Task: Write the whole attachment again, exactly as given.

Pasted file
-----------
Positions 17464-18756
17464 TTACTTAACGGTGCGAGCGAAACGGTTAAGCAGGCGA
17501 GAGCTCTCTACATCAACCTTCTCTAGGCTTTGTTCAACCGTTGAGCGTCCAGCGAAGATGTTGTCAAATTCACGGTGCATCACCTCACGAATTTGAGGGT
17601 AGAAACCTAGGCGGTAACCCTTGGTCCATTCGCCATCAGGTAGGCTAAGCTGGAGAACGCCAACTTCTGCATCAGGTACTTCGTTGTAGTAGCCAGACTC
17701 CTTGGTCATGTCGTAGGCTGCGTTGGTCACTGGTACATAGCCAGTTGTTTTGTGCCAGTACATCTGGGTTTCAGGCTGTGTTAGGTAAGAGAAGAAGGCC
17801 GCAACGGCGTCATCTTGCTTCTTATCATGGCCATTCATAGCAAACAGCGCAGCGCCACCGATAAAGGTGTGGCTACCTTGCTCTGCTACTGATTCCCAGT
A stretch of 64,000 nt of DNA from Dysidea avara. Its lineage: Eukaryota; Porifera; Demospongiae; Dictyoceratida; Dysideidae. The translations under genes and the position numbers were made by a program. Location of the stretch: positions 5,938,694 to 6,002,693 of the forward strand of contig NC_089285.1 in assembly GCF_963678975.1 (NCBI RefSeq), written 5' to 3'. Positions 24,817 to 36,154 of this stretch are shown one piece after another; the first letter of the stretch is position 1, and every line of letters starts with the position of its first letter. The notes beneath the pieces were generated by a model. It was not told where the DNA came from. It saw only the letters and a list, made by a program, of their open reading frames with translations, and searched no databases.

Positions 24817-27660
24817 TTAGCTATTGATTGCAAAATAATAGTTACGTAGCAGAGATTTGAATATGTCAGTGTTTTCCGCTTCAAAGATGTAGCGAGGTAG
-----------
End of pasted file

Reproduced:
Positions 17464-18756
17464 TTACTTAACGGTGCGAGCGAAACGGTTAAGCAGGCGA
17501 GAGCTCTCTACATCAACCTTCTCTAGGCTTTGTTCAACCGTTGAGCGTCCAGCGAAGATGTTGTCAAATTCACGGTGCATCACCTCACGAATTTGAGGGT
17601 AGAAACCTAGGCGGTAACCCTTGGTCCATTCGCCATCAGGTAGGCTAAGCTGGAGAACGCCAACTTCTGCATCAGGTACTTCGTTGTAGTAGCCAGACTC
17701 CTTGGTCATGTCGTAGGCTGCGTTGGTCACTGGTACATAGCCAGTTGTTTTGTGCCAGTACATCTGGGTTTCAGGCTGTGTTAGGTAAGAGAAGAAGGCC
17801 GCAACGGCGTCATCTTGCTTCTTATCATGGCCATTCATAGCAAACAGCGCAGCGCCACCGATAAAGGTGTGGCTACCTTGCTCTGCTACTGATTCCCAGT
A stretch of 64,000 nt of DNA from Dysidea avara. Its lineage: Eukaryota; Porifera; Demospongiae; Dictyoceratida; Dysideidae. The translations under genes and the position numbers were made by a program. Location of the stretch: positions 5,938,694 to 6,002,693 of the forward strand of contig NC_089285.1 in assembly GCF_963678975.1 (NCBI RefSeq), written 5' to 3'. Positions 24,817 to 36,154 of this stretch are shown one piece after another; the first letter of the stretch is position 1, and every line of letters starts with the position of its first letter. The notes beneath the pieces were generated by a model. It was not told where the DNA came from. It saw only the letters and a list, made by a program, of their open reading frames with translations, and searched no databases.

Positions 24817-27660
24817 TTAGCTATTGATTGCAAAATAATAGTTACGTAGCAGAGATTTGAATATGTCAGTGTTTTCCGCTTCAAAGATGTAGCGAGGTAG